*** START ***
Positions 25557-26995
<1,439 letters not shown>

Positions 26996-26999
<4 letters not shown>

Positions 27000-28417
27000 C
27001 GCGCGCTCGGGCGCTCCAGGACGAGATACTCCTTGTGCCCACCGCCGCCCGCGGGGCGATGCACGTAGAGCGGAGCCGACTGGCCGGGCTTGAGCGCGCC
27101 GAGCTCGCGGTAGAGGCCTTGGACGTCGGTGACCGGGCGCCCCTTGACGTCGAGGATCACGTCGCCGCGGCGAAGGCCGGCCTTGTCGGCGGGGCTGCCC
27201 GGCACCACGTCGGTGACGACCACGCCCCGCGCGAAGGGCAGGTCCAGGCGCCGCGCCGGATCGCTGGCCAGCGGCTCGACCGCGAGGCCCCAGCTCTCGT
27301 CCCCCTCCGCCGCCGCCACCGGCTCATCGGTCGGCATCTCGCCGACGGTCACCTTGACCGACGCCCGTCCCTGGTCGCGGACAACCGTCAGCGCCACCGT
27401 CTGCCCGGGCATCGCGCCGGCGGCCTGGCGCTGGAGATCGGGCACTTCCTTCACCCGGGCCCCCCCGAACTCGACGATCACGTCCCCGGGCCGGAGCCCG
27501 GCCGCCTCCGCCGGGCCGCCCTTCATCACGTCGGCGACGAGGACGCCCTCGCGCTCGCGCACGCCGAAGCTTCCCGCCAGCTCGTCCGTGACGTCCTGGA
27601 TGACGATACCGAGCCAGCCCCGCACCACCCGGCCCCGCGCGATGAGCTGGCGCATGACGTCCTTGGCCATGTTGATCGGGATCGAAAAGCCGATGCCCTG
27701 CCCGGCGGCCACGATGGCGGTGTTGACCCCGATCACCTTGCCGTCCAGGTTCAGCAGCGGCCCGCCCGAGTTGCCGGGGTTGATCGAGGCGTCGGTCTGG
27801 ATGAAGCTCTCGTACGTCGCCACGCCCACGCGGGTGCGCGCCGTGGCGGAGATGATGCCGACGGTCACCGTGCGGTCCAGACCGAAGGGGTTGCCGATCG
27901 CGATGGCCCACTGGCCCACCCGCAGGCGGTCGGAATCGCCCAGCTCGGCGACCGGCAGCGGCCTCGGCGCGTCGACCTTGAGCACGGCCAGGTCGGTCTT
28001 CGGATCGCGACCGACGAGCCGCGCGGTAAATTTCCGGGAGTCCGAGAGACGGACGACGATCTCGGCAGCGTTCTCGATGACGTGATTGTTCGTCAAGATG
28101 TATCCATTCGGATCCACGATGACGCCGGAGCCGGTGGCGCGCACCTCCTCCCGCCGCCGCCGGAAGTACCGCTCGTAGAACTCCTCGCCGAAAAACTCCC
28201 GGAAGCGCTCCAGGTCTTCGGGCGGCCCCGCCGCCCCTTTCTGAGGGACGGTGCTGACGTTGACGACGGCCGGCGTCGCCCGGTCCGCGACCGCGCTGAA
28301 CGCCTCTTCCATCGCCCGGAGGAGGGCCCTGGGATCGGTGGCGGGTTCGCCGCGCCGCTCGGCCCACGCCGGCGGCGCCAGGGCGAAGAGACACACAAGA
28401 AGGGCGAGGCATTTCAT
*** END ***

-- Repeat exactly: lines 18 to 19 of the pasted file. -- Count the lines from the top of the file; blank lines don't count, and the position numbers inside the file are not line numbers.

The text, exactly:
28101 TATCCATTCGGATCCACGATGACGCCGGAGCCGGTGGCGCGCACCTCCTCCCGCCGCCGCCGGAAGTACCGCTCGTAGAACTCCTCGCCGAAAAACTCCC
28201 GGAAGCGCTCCAGGTCTTCGGGCGGCCCCGCCGCCCCTTTCTGAGGGACGGTGCTGACGTTGACGACGGCCGGCGTCGCCCGGTCCGCGACCGCGCTGAA